index dc4fced..41734e1 100644
--- a/drivers/soc/bcm/Makefile
+++ b/drivers/soc/bcm/Makefile
@@ -1,2 +1,3 @@
 obj-$(CONFIG_RASPBERRYPI_POWER)	+= raspberrypi-power.o
 obj-$(CONFIG_SOC_BRCMSTB)	+= brcmstb/
+obj-$(CONFIG_RASPBERRYPI_THERMAL)	+= raspberrypi-thermal.o
diff --git a/drivers/soc/bcm/raspberrypi-thermal.c b/drivers/soc/bcm/raspberrypi-thermal.c
new file mode 100644
index 0000000..34a829f
--- /dev/null
+++ b/drivers/soc/bcm/raspberrypi-thermal.c
@@ -0,0 +1,109 @@
+* Copyright 2011 Broadcom Corporation.  All rights reserved.
+* Unless you and Broadcom execute a separate written software license
+* agreement governing use of this software, this software is licensed to you
+* under the terms of the GNU General Public License version 2, available at
+* (the "GPL").
+* Notwithstanding the above, under no circumstances may you combine this
+* software in any way with any other Broadcom software provided under a
+* license other than the GPL, without Broadcom's express prior written
+* consent.
+#include <linux/module.h>
+#include <linux/platform_device.h>
+#include <linux/thermal.h>
+#include <soc/bcm2835/raspberrypi-firmware.h>
+static int bcm2835_thermal_get_property(struct thermal_zone_device *tz,
+					int *temp, u32 tag)
+	struct rpi_firmware *fw = tz->devdata;
+	struct {
+		u32 id;
+		u32 val;
+	} packet;
+	int ret;
+	*temp = 0;
+ = 0;
+	ret = rpi_firmware_property(fw, tag, &packet, sizeof(packet));
+	if (ret) {
+		dev_err(&tz->device, "Failed to get temperature\n");
+		return ret;
+	}
+	*temp = packet.val;
+	dev_dbg(&tz->device, "%stemp=%d\n",
+		tag == RPI_FIRMWARE_GET_MAX_TEMPERATURE ? "max" : "", *temp);
+	return 0;
+static int bcm2835_thermal_get_temp(struct thermal_zone_device *tz,
+				    int *temp)
+	return bcm2835_thermal_get_property(tz, temp,
+static struct thermal_zone_device_ops ops  = {
+	.get_temp = bcm2835_thermal_get_temp,
+static int bcm2835_thermal_probe(struct platform_device *pdev)
+	struct device_node *fw_np;
+	struct rpi_firmware *fw;
+	struct thermal_zone_device *tz;
+	fw_np = of_parse_phandle(pdev->dev.of_node, "firmware", 0);
+	if (!fw_np) {
+		dev_err(&pdev->dev, "Missing firmware node\n");
+		return -ENOENT;
+	}
+	fw = rpi_firmware_get(fw_np);
+	if (!fw)
+		return -EPROBE_DEFER;
+	tz = thermal_zone_device_register("bcm2835_thermal", 0, 0, fw, &ops,
+					  NULL, 0, 0);
+	if (IS_ERR(tz)) {
+		dev_err(&pdev->dev, "Failed to register the thermal device\n");
+		return PTR_ERR(tz);
+	}
+	platform_set_drvdata(pdev, tz);
+	return 0;
+static int bcm2835_thermal_remove(struct platform_device *pdev)
+	thermal_zone_device_unregister(platform_get_drvdata(pdev));
+	return 0;
+static const struct of_device_id bcm2835_thermal_of_match_table[] = {
+	{ .compatible = "raspberrypi,bcm2835-thermal", },
+	{},
+MODULE_DEVICE_TABLE(of, bcm2835_thermal_of_match_table);
+static struct platform_driver bcm2835_thermal_driver = {
+	.probe = bcm2835_thermal_probe,
+	.remove = bcm2835_thermal_remove,
+	.driver = {
+		.name = "bcm2835_thermal",
+		.of_match_table = bcm2835_thermal_of_match_table,
+	},
+MODULE_AUTHOR("Dorian Peake");
+MODULE_AUTHOR("Noralf Trønnes");
+MODULE_DESCRIPTION("Thermal driver for bcm2835 chip");

Setting I2C bus speed on a Raspberry Pi via Device Tree

Note: This post is 7 years old. Some information may no longer be correct or even relevant. Please, keep this in mind while reading.

This tutorial is based on my previous article where we installed pure Debian 9 with a recent mainline/vanilla Linux kernel, and so differs from what would be done on a Raspbian Distribution with a Raspbian kernel. In this article, we will set the I2C bus speed on a Raspberry Pi. Here is my previous article:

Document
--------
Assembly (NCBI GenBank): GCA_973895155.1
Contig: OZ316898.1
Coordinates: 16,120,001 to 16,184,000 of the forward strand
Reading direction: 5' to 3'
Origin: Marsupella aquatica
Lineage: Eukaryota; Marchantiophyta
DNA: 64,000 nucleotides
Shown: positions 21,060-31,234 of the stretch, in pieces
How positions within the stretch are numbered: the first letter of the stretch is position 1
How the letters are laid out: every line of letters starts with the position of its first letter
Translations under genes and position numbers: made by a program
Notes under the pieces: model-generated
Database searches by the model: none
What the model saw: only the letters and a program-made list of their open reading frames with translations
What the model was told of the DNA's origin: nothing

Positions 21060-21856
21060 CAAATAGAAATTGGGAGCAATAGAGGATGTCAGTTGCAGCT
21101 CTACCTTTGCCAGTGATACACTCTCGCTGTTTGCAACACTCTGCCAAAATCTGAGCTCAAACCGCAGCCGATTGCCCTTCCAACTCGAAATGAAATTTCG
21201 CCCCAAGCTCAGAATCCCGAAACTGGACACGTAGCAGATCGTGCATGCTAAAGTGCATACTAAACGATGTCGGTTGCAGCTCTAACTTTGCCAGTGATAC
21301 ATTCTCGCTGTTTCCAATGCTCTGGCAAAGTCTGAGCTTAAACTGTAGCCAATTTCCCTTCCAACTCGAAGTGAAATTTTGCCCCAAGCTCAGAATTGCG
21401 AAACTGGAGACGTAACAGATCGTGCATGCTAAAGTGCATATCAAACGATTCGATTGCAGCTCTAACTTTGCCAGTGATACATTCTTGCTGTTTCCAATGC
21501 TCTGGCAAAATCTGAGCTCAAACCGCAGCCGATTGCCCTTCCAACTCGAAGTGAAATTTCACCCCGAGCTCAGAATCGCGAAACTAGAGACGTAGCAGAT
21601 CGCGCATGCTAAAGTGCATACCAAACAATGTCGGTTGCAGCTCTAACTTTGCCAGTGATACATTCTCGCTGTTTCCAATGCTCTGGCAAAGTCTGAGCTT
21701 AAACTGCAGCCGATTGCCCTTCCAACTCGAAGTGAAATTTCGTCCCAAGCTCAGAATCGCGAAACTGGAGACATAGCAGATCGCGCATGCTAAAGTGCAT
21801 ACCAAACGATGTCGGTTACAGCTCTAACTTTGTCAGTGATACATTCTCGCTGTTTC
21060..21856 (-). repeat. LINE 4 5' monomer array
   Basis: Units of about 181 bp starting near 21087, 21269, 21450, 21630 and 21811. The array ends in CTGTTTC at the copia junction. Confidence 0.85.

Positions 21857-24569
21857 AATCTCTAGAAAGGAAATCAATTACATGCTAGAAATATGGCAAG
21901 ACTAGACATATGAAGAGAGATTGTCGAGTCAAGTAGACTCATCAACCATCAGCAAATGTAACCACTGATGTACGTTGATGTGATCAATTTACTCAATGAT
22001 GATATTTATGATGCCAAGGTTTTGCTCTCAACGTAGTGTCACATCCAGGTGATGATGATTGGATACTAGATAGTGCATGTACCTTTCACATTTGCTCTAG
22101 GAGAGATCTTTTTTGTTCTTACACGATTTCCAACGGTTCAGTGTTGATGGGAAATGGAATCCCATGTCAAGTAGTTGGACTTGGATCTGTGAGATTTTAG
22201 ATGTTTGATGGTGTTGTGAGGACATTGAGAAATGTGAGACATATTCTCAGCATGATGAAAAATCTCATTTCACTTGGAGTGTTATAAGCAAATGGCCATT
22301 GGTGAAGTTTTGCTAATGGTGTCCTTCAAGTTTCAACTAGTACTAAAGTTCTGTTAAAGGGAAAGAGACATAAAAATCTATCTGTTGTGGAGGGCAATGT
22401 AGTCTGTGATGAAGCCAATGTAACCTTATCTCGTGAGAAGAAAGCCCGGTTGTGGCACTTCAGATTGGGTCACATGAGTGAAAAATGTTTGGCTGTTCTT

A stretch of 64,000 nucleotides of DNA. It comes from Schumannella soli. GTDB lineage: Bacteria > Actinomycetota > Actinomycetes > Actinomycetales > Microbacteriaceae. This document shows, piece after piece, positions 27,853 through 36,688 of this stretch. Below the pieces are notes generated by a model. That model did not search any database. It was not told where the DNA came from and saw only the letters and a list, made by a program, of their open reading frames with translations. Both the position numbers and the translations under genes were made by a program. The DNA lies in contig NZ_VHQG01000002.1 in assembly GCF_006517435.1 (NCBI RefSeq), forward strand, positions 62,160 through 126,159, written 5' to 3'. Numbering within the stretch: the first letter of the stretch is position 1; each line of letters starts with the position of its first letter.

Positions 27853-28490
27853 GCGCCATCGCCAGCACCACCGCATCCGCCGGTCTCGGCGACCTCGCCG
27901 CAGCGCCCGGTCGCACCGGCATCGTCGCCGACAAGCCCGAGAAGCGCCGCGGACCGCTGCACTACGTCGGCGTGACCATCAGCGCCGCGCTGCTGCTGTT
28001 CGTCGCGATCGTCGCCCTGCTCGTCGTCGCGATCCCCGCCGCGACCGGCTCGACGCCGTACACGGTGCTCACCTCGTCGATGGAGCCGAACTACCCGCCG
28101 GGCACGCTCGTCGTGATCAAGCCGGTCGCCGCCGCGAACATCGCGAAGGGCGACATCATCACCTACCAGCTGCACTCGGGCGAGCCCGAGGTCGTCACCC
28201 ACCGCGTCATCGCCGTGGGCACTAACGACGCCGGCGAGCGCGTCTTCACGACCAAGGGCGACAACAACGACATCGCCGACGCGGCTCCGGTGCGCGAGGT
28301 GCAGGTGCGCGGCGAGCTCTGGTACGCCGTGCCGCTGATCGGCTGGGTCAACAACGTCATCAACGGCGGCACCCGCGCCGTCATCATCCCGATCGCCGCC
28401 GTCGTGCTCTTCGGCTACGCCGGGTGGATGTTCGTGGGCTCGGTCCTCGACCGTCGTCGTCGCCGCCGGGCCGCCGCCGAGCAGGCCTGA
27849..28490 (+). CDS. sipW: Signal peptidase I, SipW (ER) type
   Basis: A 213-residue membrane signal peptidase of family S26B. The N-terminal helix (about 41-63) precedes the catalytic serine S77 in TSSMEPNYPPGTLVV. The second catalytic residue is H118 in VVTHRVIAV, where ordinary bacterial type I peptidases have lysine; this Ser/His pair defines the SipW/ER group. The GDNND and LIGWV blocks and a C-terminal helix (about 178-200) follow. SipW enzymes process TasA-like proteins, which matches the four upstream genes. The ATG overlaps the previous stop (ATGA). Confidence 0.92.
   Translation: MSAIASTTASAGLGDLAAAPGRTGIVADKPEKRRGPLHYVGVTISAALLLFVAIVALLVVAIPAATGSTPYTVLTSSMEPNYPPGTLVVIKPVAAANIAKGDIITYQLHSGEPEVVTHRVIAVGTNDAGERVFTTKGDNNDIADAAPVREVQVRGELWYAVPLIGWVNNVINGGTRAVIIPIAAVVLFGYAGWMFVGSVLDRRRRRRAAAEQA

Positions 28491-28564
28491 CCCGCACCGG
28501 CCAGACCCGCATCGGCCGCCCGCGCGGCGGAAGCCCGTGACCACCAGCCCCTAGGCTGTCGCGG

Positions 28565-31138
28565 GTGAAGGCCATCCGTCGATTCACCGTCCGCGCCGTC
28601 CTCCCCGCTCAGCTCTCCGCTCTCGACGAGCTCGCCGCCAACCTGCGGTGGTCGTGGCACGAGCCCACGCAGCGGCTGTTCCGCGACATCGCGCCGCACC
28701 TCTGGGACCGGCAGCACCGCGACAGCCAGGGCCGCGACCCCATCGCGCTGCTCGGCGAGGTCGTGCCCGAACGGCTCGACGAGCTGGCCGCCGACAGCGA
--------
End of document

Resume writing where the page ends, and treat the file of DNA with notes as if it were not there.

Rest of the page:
Device Trees

The I2C bus on the Broadcom BCM283x chips found on Raspberry Pi’s is well and directly supported by the mainline/vanilla Linux kernel. Since with the Raspberry Pi we’re dealing with a System on a Chip (SoC), and not a regular PC, the hardware is configured with so-called device trees, which is a low-level description of the chip hardware compiled from text into binary format.

The rpi23-gen-image script mentioned in my previous tutorial installs the binary device tree into /boot/firmware/bcm2836-rpi-2-b.dtb. The U-Boot bootloader can read this file and pass it to the Linux kernel which interprets it and enables all the mentioned features in it.

The clock frequency for the I2C bus is configured in this .dtb file, and the default is 100kHz. There is a tool which allows you to inspect the .dtb file, outputting regular text. With this tool you also can make changes to the device configuration. Nowadays, this is the proper way to configure low-level devices on SoC’s!

Read the device tree

apt-get install device-tree-compiler
fdtdump /boot/firmware/bcm2836-rpi-2-b.dtb

This will output the decoded device tree as text. Regarding I2C, you will find i2c@-entries like this:

        i2c@7e205000 {
            compatible = "brcm,bcm2835-i2c";
            reg = <0x7e205000 0x0000005c>;
            interrupts = <0x00000002 0x000000e9>;
            clocks = <0x00000008 0x00000022>;
            #address-cells = <0x00000001>;
            #size-cells = <0x00000000>;
            status = "okay";
            clock-frequency = <0x000186a0>;
        i2c@7e804000 {
            compatible = "brcm,bcm2835-i2c";
            reg = <0x7e804000 0x0000005c>;
            interrupts = <0x00000002 0x000000e9>;
            clocks = <0x00000008 0x00000022>;
            #address-cells = <0x00000001>;
            #size-cells = <0x00000000>;
            status = "okay";
            clock-frequency = <0x000186a0>;

Change the device tree

The clock-frequency value is what we want to change. The value is a raw binary unsigned 32-bit int stored big-endian, unreadable for humans.

But you can use another tool fdtget to read just this value decoded:

fdtget /boot/firmware/bcm2836-rpi-2-b.dtb /soc/i2c@7e205000 clock-frequency

This will output 100000.

In my case, I wanted to set the I2C bus to the slowest frequency, to compensate for long cable lengths. I found that one of the lowest supported I2C clock frequencies is 4kHz. With fdtput you can set the clock-frequency property for each i2c device (there are 3 on the RPi):

fdtput --type u /boot/firmware/bcm2836-rpi-2-b.dtb /soc/i2c@7e205000 clock-frequency 4000

And that’s it. You have to reboot for these settings to take effect.

I used an oscilloscope to verify that the SCL pin of the GPIO of the RPi indeed toggled with 4kHz, and it did!